Whisky may not be everyone's idea of a sound financial investment, but as we have reported previously
, as long as you choose wisely and resist drinking it, IT IS! With that in mind, you may wish to consider an exceptionally rare bottle of Glenfiddich coming up for auction next month. It is one of only 61 bottles produced by the distillery in 1937 and is the first to appear at auction. Having matured for 64 years it is also one of the oldest whiskies ever released and is expected to fetch between GBP15,000 - 20,000 (US$22,250 – 29,670).
Scottish council, West Lothian (near Edinburgh), has given the green light to a local cab company to run a fleet of Toyota Prius
vehicles. The decision makes Calder Cabs the first cab company in Scotland to offer the hybrid cars after the council determined that the Prius could be licensed as a private hire vehicle.
If you could resist drinking it, you may just find that hanging on to a few bottles of fine single malt could not only make a sound investment but one which is more interesting than boring old stocks and far more reliable than wine. At Bonhams in Edinburgh
, their second ever dedicated whisky auction has not only shown that there's a strong market for rare whisky, (with 95% of all lots sold) but that the big boys of the auction world are taking it seriously.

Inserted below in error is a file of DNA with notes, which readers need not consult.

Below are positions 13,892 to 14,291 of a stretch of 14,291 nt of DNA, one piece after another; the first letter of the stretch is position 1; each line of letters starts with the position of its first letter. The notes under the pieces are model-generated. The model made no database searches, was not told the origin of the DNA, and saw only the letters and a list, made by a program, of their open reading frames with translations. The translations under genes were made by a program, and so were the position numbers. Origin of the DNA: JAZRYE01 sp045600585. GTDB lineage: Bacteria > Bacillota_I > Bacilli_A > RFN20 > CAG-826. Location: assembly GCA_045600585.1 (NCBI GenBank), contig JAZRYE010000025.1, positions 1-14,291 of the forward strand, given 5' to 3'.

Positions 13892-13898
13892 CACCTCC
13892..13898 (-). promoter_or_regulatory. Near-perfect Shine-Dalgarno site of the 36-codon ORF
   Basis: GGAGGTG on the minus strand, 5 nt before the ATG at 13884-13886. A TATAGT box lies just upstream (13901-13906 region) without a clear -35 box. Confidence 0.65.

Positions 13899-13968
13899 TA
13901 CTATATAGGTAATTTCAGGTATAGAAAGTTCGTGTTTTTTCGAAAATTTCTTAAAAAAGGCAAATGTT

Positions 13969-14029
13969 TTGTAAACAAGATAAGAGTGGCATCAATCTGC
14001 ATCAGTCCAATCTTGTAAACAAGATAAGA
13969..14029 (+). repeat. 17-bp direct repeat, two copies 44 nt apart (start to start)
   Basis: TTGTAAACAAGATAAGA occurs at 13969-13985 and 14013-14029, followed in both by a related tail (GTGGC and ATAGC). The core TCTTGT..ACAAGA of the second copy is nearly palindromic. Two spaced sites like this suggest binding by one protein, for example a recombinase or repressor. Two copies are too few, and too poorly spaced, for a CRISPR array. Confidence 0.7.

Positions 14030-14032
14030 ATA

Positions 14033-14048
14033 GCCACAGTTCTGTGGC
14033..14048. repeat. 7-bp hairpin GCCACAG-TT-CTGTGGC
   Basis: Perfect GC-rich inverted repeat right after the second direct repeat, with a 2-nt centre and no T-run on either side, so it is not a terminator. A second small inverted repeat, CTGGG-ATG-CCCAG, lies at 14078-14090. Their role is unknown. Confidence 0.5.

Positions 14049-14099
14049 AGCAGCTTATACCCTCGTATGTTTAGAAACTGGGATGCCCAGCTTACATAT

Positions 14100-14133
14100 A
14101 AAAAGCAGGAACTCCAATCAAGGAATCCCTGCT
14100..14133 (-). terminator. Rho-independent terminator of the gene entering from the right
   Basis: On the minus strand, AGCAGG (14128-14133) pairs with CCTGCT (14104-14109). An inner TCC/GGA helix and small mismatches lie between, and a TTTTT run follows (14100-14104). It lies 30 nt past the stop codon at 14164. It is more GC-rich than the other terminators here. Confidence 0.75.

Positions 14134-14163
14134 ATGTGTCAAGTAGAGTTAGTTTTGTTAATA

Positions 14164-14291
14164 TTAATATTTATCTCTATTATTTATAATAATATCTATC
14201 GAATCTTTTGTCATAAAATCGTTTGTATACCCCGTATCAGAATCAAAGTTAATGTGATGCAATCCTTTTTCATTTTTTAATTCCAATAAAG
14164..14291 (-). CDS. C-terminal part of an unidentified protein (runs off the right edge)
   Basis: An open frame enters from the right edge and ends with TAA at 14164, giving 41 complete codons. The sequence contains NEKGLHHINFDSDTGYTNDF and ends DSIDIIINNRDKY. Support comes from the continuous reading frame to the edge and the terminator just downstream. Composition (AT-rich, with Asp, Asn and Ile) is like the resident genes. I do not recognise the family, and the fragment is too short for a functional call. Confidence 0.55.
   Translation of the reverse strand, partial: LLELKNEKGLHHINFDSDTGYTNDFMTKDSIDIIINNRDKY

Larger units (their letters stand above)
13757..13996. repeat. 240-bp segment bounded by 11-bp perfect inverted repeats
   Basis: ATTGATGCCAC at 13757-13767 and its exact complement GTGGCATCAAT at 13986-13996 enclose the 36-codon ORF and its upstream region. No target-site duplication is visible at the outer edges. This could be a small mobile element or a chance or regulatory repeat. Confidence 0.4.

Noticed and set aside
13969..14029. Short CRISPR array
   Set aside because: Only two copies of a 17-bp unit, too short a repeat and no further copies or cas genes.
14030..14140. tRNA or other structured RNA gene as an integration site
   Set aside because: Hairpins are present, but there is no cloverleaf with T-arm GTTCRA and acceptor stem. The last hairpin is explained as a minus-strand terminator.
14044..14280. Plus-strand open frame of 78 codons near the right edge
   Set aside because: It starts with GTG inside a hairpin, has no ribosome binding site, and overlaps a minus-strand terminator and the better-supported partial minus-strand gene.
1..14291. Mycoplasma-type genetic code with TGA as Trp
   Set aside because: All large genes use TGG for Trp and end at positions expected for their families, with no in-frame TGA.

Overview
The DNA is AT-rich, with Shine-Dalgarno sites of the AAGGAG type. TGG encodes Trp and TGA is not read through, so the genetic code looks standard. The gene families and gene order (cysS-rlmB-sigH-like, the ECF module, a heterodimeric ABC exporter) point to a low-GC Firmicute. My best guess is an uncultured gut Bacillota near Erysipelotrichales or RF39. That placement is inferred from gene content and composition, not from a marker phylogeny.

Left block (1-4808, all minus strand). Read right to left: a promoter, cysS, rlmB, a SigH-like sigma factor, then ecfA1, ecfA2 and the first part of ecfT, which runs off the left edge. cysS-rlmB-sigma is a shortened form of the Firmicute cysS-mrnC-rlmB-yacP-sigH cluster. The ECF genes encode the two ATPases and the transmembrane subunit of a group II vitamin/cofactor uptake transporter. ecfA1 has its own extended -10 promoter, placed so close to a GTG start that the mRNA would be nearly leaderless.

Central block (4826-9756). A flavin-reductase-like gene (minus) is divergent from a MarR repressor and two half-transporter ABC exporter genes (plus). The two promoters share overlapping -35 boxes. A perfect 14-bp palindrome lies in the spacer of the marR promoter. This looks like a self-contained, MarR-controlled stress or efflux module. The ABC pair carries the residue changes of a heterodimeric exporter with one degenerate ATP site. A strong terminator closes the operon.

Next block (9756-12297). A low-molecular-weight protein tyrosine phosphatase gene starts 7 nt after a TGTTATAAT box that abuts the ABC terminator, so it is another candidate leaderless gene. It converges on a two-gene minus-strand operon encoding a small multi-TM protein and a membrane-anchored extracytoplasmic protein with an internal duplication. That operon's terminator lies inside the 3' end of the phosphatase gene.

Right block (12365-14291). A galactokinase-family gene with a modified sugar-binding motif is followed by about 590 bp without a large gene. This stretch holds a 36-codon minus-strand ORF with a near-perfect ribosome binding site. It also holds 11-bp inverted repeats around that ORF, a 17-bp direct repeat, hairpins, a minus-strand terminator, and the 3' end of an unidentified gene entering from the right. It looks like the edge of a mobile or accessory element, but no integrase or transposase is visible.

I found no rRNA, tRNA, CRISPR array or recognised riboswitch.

With populations rapidly migrating to cities over the last century, most of the world’s military conflicts are now being fought in urban environments
. Fighting in an urban environment presents innumerable problems for a force acting ethically as the three-dimensional environment restricts visibility, and offers much easier concealment for defenders and IEDS. Accordingly, the U.S. and U.K. are quickly attempting to use technology to overcome the tactics they are encountering in Iraq and Afghanistan. These latter day wars have seen the greatest advances in situational awareness technologies in history with UAVs becoming a critically important tool. Now a new class of military technology is being created for the foot soldier which might become ubiquitous in times to come – the short range throwing camera.
March 19, 2008 The next generation of ‘smart’ solar-powered road markings which warn of bad weather or slow-moving traffic ahead and can help reduce motorway hold-ups, have proved a significant success on highways in the Netherlands.